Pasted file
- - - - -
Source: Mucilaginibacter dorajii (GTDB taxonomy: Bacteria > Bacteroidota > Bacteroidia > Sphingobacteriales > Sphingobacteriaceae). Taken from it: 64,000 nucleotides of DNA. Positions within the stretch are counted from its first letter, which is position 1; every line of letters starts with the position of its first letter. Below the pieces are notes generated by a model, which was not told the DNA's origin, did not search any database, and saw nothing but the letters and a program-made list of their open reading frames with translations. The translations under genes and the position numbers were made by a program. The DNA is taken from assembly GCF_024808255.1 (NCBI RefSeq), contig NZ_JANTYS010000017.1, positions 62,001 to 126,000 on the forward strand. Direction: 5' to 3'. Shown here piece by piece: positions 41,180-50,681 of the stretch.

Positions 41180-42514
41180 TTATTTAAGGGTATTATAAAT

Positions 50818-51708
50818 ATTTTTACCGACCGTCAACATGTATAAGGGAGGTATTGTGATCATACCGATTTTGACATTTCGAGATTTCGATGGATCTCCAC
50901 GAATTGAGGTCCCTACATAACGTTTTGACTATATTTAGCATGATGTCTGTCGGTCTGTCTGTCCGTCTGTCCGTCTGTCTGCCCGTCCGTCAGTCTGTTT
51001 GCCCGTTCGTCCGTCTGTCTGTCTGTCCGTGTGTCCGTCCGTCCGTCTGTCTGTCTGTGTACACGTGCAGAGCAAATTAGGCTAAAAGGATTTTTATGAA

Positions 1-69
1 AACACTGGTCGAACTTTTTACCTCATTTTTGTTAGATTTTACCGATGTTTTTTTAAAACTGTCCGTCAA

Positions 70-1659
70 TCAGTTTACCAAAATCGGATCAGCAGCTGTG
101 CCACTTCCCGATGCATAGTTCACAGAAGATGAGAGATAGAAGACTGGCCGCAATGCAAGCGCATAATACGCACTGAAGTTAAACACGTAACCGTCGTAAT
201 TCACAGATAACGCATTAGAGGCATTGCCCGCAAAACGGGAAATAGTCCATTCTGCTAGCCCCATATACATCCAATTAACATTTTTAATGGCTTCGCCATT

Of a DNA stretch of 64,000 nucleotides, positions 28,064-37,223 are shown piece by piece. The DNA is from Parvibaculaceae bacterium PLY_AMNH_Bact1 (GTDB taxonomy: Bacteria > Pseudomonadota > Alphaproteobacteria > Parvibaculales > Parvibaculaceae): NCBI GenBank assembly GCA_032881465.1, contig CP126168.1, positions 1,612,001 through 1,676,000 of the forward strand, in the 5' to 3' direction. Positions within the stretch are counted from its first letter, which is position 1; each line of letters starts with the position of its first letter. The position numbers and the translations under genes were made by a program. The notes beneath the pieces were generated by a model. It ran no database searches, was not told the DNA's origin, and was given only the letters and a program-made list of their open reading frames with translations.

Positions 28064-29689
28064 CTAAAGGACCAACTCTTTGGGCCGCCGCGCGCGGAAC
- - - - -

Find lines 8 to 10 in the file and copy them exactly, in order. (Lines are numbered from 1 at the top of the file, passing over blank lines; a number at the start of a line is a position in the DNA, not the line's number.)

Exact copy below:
Positions 1-69
1 AACACTGGTCGAACTTTTTACCTCATTTTTGTTAGATTTTACCGATGTTTTTTTAAAACTGTCCGTCAA

Positions 70-1659